It was a nice break from the hustle and bustle of head coaching vacancies and new athletic directors.
Tuesday the late, great Frank Broyles was as present in spirit at the annual Broyles Award luncheon as he was for the first 21 banquets named after him to honor top college football assistants.
That is one of Broyles' legacies: He coached coaches to succeed.
Broyles set the bar high as a head coach and athletic director for the University of Arkansas, Fayetteville, and he left huge shoes to fill after his retirement. The strength of his leadership back then never has been more apparent than in the past few weeks.
A sold-out lunch -- broadcast live statewide on KATV, KAIT and KFSM -- brought back a flood of memories of one of the most influential men in the history of the great state of Arkansas.
He's one of the main reasons the Razorback Nation has expectations. He put Razorbacks football and the UA on the map. When he decided the school would be competitive in football, basketball, baseball and track, he hired the right people to get it done.
He would have been proud Tuesday of the four -- Auburn's Kevin Steele couldn't make it because he apparently was interviewing for a job -- finalists who talked about their faith, their wives, family and then about football.
All of the men on that stage were deserving of the honor, but when Tony Elliott, Clemson's offensive co-coordinator, was announced as the winner, the other three coaches broke into a big smile.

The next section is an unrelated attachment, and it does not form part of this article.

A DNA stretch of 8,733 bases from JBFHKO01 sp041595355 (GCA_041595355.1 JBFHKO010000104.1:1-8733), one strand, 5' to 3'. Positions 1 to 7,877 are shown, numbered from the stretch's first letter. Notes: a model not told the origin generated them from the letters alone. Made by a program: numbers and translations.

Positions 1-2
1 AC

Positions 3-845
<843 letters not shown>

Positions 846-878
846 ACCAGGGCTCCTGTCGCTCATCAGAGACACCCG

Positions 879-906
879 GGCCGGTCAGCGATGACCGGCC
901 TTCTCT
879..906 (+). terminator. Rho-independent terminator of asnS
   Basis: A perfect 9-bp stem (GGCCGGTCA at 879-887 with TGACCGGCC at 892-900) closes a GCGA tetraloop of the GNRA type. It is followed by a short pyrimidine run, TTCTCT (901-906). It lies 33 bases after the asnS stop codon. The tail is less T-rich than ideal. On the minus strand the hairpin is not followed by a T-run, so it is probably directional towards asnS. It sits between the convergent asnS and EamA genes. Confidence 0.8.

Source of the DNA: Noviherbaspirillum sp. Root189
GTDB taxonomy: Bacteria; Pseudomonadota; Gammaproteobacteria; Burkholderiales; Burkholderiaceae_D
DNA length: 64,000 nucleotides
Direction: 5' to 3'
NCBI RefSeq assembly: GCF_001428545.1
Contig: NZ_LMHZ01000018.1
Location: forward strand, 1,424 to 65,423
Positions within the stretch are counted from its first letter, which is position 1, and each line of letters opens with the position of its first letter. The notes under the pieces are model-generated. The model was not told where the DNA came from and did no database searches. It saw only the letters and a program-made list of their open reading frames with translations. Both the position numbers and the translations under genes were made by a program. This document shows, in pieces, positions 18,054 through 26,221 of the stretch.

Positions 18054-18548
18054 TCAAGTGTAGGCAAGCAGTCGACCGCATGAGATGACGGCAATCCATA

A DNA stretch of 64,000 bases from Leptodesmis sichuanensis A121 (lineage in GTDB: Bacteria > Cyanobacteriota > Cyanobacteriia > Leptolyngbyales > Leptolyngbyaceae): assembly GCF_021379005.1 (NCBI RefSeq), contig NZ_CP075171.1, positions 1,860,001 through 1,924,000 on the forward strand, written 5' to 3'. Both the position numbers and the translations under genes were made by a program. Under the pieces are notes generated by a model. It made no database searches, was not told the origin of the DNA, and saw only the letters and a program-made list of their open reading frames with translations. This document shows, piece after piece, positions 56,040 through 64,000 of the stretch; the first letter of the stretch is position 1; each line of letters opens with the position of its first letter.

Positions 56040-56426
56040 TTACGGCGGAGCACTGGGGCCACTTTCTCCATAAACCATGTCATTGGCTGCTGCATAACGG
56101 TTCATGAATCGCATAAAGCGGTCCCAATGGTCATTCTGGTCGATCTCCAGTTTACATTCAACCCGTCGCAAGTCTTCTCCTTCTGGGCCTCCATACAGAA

Elliott's life changed when he was 9 years old and his family was driving to church. Someone ran a red light and T-boned the Elliotts' van, leaving his mother dead. He and his sister moved in with their father, but his dad was in and out of jail and the kids were shipped around the country until the siblings were separated -- the younger sister going to Atlanta to live with one aunt and Elliott to Charleston to live with another.
Elliott is a proven winner. He walked on at Clemson and four years later was named a captain. He graduated with a degree in industrial engineering, and after two years working as an engineer he got into coaching.
"Everything that happened in my life made me the man I am today, and I am truly blessed," Elliott said.
Broyles would have breakfast with the nominees during the first 21 years of the award. Ken Hatfield, with help from Harold Horton last year and Ken Turner this year, has assumed that role.
None of the finalists are old enough to remember Broyles as a coach, but by the time they left Tuesday they had memorized his legacy.
The Broyles award has grown to national prominence -- now headed by the Broyles Foundation and run by Broyles' daughter Betsy and granddaughter Molly -- and puts a spotlight on Alzheimer's disease.
It is an award that is now seeing former winners and finalists having their own assistants nominated.
This was the first time the same school, Clemson, produced back-to-back winners. Last year's winner was defensive coordinator Brent Venables.
Perhaps to fully grasp the impact of Broyles on the world of coaching, consider that just three coaches have won a national championship and a Super Bowl: Jimmy Johnson, Barry Switzer and Pete Carroll. All three worked for Broyles. Johnson and Switzer also played for him.
On Tuesday four assistant coaches, two of whom will coach in the College Football Playoff, were honored with the spirit and legacy of Frank Broyles.
Sports on 12/06/2017